Punch S (2007) Generational Power Relations in Rural Bolivia. In: Panelli R, Punch S & Robson E (eds.) Global Perspectives on Rural Childhood and Youth: Young Rural Lives. Routledge Studies in Human Geography, 17. Abingdon, Oxon: Taylor & Francis (Routledge UK), pp. 151-164. http://www.routledgeeducation.com/books/Global-Perspectives-on-Rural-Childhood-and-Youth-isbn9780415397032
First paragraph: It can be argued that childhood is a relational concept which forms part of the generational order and that generational processes shape the nature of child–adult relations (Alanen 2001; Mayall 2002). When the social positions of ‘children’ and ‘adults’ are ‘constituted, reproduced and transformed through relational activity’ (Mayall 2002: 40), this can be referred to as practices of ‘generationing’ (Alanen 2001). Thus, as Alanen (2001: 21) argues, childhood and adulthood are connected and interdependent. However, children’s structural position in society means that generally they have less power than adults. Thus, adults’ generational location enables them to wield more power over children and this is an example of Lukes’s (2005) relational definition of power as one social group exercises ‘power over’ another.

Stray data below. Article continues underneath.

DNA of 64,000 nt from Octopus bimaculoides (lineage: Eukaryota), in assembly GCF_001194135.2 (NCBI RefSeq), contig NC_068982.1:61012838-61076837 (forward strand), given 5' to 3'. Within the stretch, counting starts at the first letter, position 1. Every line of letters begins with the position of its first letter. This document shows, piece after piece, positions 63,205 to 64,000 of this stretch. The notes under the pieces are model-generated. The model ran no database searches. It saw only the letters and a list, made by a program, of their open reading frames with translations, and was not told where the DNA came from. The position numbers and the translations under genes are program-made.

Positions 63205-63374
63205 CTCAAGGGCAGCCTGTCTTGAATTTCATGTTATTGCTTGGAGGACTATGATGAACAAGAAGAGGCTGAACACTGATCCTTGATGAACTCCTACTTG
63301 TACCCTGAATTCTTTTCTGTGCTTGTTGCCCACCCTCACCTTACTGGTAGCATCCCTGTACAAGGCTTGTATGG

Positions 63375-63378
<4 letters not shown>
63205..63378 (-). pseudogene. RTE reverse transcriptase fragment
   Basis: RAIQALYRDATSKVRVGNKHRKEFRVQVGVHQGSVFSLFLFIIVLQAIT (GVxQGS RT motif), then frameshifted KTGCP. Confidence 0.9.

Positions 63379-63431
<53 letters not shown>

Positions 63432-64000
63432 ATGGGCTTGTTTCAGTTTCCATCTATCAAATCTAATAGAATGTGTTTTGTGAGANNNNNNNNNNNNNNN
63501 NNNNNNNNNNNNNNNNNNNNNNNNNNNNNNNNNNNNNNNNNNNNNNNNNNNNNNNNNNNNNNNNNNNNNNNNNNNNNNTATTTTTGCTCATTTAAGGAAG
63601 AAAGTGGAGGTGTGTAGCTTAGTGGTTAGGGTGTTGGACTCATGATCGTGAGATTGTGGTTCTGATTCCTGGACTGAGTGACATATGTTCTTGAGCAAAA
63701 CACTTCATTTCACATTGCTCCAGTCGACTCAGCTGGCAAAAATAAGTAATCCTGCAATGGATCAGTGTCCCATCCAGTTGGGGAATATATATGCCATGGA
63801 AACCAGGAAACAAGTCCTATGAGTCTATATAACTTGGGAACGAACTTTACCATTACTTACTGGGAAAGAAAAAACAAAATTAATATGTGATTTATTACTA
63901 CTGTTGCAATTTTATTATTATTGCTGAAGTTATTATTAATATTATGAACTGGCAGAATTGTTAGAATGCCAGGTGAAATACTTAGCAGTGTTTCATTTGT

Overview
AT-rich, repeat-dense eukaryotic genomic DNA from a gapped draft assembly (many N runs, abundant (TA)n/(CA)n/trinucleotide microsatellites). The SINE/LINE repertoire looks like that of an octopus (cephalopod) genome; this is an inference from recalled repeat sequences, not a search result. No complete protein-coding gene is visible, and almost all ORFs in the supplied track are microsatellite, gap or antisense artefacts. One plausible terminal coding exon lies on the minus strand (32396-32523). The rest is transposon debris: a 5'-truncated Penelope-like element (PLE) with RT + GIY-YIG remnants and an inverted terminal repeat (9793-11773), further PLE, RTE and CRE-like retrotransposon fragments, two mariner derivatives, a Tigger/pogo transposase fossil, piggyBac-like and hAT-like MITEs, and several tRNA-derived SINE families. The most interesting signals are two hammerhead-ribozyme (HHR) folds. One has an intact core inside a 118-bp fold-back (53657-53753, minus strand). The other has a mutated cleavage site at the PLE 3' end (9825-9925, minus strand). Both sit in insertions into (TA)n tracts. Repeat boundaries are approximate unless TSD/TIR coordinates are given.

children; generations; rural; Bolivia; power; migration; childhood; Children and adults Bolivia; Power (Social sciences)